In recent years, governments have increasingly opted to legislate to ensure they do the things they say they are going to do. In the UK, for example, the commitment to allocate 0.7 per cent of GDP to the international aid budget is legally binding, and in 2019 the UK became the first major economy to pass laws to achieve net zero carbon emissions by 2050. The peculiar aspect of these laws is that Parliament is still supreme, and so a future government can repeal any laws it finds inconvenient.
In reality, these legal targets have two effects. First, they help governments resist pressure from their backbenchers, for example when it comes to slashing international aid. Second, to a small extent they bind the hands of future governments by forcing them to have to publicly resile from these commitments. At least, however, future governments theoretically have the option to abandon their targets.
Not so in the EU, where the European Commission is apparently planning to increase their CO2 reduction target, despite opposition from several states. Currently, the EU target for emissions is a 40 per cent cut against 1990 levels by 2030. Next week the Commission will propose increasing that to either 50 or 55 per cent, with most observers predicting the higher target will be chosen.
The groundwork for this decision was laid back in March when the Commission published an ‘impact assessment’ study, with one observer suggesting it was ‘politically pre-defined’.
Many countries are unhappy about this, especially in Eastern Europe which still heavily relies on coal power. Poland, Czechia, Bulgaria and Romania are all still dependent on coal generation. Some estimates put the cost of this increase for Poland alone at €30bn (£27 billion).
The European People’s Party has announced its support for the measure, with members of the German CDU having a decisive role. This is remarkable given that Germany will have shut down all of its nuclear generation by 2022 and is clearing ancient woodlands to mine lignite, one of the dirtiest and least efficient forms of coal. Germany has committed to closing its coal plants by 2038, a significant challenge as one third of Germany’s electricity production is from coal, with more than half of that from lignite. It was anticipated that Russian gas would make up much of the shortfall, but the poisoning of Alexei Navalny has threatened the completion of the controversial Nord Stream 2 pipeline. These factors in combination put considerable pressure on the security of the German electricity supply.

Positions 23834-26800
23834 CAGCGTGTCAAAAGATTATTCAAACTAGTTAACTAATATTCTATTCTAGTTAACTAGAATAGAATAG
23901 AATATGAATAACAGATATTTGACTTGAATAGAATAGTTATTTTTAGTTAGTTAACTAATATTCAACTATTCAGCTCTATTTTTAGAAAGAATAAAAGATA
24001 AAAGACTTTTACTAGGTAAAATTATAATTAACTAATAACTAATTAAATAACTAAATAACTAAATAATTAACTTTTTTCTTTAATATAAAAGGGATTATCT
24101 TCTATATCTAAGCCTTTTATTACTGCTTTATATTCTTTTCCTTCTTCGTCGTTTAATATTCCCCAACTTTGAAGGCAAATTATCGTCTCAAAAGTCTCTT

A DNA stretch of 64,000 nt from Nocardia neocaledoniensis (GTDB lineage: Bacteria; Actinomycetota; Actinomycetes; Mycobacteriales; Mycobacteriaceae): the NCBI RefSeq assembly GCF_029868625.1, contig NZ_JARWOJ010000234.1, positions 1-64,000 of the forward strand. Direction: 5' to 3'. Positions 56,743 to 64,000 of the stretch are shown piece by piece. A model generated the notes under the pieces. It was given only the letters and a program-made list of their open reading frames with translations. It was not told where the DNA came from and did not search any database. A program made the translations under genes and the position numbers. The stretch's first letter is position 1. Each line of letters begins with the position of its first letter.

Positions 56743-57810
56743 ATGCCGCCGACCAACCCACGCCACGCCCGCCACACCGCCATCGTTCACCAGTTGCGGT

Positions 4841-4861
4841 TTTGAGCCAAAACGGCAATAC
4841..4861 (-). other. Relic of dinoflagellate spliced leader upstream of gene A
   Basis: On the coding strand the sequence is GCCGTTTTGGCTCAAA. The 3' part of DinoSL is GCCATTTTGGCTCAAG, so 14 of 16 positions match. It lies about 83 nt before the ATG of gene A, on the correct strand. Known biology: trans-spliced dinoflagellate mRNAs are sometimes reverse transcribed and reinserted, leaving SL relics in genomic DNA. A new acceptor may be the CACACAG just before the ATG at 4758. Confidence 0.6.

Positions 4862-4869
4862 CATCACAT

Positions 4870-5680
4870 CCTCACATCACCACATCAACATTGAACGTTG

The real question is why the Commission are pushing forward with this move despite the crippling recession that will hit the continent post-Covid. The EU’s total contribution to global emissions was already below 10 per cent in 2017 while China accounts for almost a third. In terms of the impact on climate change, the new target will have negligible effect, even if the member states achieve it. And legislating that something must happen is a long way from creating the technological revolution that it requires.
Over the last 30 years, emissions from the developed nations, including the EU, have decreased significantly but often because they’ve been off-shored to other parts of the world. For example, China now accounts for half of global steel and aluminium production, so it’s hardly surprising that its emissions are high. Further reductions in EU emissions are likely to be achieved by loading significant costs onto European consumers by raising energy prices, off-shoring remaining energy-intensive industries, and phasing out of petrol cars (although electric cars are not without their environmental impact too).
It is unlikely that this policy platform would win many votes in an election, although that isn’t something the Commission has to worry about. Whether electorates choose to take their frustrations out on national governments instead remains to be seen.
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